Financial Regulation – No, don’t fall asleep

There has been a lot of discussion about financial regulation recently, a topic that in past times would generally have elicited a gigantic yawn. The financial crisis that has afflicted the world over the last three years has changed this, just as it has changed many other things. This last week alone has seen Germany ban “Naked Short Selling” (not as interesting as it sounds, but some reason “fleshy” terms are widely used in financial circles) of many securities, the US Senate take a major step forward in passing new banking legislation and the new UK coalition government make reform of the financial sector a significant component of its proposals. The questions in my mind are:
  1. How much of the of this impetus is driven by short term political point scoring?
  2. Have we reached a point where financial innovation is being driven solely for the benefit of a narrow group of market participants?
  3. Is anybody still reading?
Question 1 is the easiest to answer; a lot of the changes are likely to be a political knee-jerk reaction, but that is politics for you. It also doesn’t mean that the reforms are necessarily bad, but it probably means they will be implemented badly and will be distorted by the influence of politically powerful lobby groups.
Question 2 is harder to answer and will illicit the widest range of opinions. I regret to say that I think we have reached such a point. Finance is supposed to be a “SERVICE” industry, but I believe that is no longer the case within many institutions. The traditional role of the financial sector was to bring the benefits of intermediation and expertise, i.e. pooling the savings of many individuals in such a way that this capital could be lent out for productive purposes, invested in growing business and for risk to spread. The pillars of the financial sector: banks, stock exchanges, insurance companies, mutual funds, all had such purposes at their core. This was not out of some long-lost sense of altruism, this was capitalism at its most basic, just like free-trade, with the whole system benefiting. The financial sector was the oil that lubricated the whole capitalist system, and without it, the system did not work. Now however we find ourselves in a place where many of the most powerful institutions play a zero-sum game; no longer does the whole system benefit, but someone wins and someone else looses. The Goldman Sachs/SEC case has had much publicity, but it is just the tip of the iceberg. For many institutions their key mission is no longer to grow by providing the best service and products to their clients, but merely to ensure that they are on the winning side on as many deals as possible. “Naked short selling”, “flash trading”, “naked credit default swaps” etc. do not serve any economic purpose; they are just ways of winning and losing, and examples of where the overused term “casino banking” is actually true.
This is not some diatribe against bankers bonuses; they are not the cause of the problems but a symptom. It is interesting to note that as remuneration in these areas has risen exponentially, returns to Joe Public on their pensions and savings has fallen. In much the same way as a few oligarchs have come to dominate the Russian economy by taking control of formerly state-owned assets, the western capitalist system has seen a huge transfer of wealth from the many to the few. This is not the same as Bill Gates and Steve Jobs getting rich on the back of creating products that are bought on mass because they deliver something people want; this is they win, the rest lose just because they were on the right side of a bet, and that bet is on a race where the odds have frequently been stacked in their favour. I am not sanding up shouting “this is not fair” (I don’t think it is, but that is not the point); I am saying that it is not healthy for society. These are not people who are building businesses, developing new technology and creating a legacy; they are not even the Robber-Barons of 19th Century America, who at least built industrial empires, albeit ruthlessly; no they are more akin to another type of Baron, those of medieval England, handed huge tracts of land and the lives of the people living on that land merely for “services to the king”. Just as such “Barons” built bigger and bigger castles, so today we see ever more luxurious homes in the finer parts of London, New York and Geneva. But just as castles produced benefits to the medieval economy, sucking resources from productive activities such as agriculture and trade, such is the case with the Knightsbridge penthouses of today.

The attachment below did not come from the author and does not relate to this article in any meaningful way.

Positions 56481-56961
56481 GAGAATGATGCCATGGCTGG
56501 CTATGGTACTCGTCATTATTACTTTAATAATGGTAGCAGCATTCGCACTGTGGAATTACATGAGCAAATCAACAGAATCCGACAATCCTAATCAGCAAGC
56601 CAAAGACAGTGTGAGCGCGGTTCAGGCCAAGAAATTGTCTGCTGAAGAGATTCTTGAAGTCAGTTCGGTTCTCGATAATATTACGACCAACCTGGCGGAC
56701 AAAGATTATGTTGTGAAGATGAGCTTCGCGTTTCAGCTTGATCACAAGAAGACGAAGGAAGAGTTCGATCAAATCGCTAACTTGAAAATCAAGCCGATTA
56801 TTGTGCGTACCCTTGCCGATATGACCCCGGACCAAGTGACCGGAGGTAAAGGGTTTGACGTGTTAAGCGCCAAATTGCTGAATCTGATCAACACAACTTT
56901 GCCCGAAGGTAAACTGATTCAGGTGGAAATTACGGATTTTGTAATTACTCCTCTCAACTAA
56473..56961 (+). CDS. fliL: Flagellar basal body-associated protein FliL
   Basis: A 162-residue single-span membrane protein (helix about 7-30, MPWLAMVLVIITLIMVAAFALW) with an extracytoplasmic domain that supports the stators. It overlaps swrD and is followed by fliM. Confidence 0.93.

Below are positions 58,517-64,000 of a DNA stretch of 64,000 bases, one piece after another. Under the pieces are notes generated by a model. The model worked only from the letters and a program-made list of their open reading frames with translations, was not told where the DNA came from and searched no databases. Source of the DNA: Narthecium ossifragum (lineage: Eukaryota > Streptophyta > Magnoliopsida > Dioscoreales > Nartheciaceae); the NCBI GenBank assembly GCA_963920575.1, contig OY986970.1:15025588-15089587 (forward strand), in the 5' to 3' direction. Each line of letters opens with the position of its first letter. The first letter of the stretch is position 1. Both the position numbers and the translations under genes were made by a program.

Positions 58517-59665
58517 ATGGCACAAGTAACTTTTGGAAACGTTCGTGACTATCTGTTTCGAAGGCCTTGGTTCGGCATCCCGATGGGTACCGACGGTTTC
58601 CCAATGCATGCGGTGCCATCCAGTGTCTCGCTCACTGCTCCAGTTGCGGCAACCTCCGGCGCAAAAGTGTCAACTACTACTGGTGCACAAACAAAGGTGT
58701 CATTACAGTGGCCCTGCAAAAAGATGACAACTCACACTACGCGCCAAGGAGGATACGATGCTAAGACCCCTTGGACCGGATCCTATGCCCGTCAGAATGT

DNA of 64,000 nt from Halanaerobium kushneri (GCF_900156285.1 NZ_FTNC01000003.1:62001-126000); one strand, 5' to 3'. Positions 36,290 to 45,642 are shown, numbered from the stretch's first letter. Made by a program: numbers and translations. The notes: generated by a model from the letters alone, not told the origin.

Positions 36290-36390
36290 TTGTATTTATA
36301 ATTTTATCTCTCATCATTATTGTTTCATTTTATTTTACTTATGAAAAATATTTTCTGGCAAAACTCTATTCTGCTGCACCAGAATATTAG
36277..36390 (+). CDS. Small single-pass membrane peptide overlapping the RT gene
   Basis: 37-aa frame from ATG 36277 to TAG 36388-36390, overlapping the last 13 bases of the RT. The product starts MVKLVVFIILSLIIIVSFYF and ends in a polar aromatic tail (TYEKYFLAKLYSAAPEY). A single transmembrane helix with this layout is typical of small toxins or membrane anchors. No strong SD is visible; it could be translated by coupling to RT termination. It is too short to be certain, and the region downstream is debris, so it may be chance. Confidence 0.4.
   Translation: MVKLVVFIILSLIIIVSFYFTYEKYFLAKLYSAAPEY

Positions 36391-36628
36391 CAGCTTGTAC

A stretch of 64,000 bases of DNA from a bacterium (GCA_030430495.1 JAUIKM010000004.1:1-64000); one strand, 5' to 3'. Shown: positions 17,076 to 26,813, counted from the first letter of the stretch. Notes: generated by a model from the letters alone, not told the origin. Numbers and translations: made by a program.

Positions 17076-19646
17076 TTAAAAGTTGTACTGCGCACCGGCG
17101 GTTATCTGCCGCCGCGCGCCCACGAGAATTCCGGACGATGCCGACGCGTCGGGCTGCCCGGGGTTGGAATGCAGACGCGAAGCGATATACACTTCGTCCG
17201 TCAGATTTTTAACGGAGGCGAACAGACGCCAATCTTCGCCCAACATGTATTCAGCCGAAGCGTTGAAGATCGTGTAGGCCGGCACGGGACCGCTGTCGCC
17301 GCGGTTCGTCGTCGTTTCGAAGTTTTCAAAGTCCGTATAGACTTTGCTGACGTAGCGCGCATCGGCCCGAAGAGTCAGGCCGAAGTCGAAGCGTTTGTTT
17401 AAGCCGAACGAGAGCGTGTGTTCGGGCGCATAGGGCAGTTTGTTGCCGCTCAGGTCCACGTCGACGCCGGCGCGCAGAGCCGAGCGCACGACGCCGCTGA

OK, to bring today’s thoughts to a close, I believe that firms in the financial sector should refocus on the core principal of all businesses – providing offerings that benefit their customers, that their customers want, that are superior to their competitors offerings, and earning a fair return along the way.
Question 3? I doubt it.
Nick

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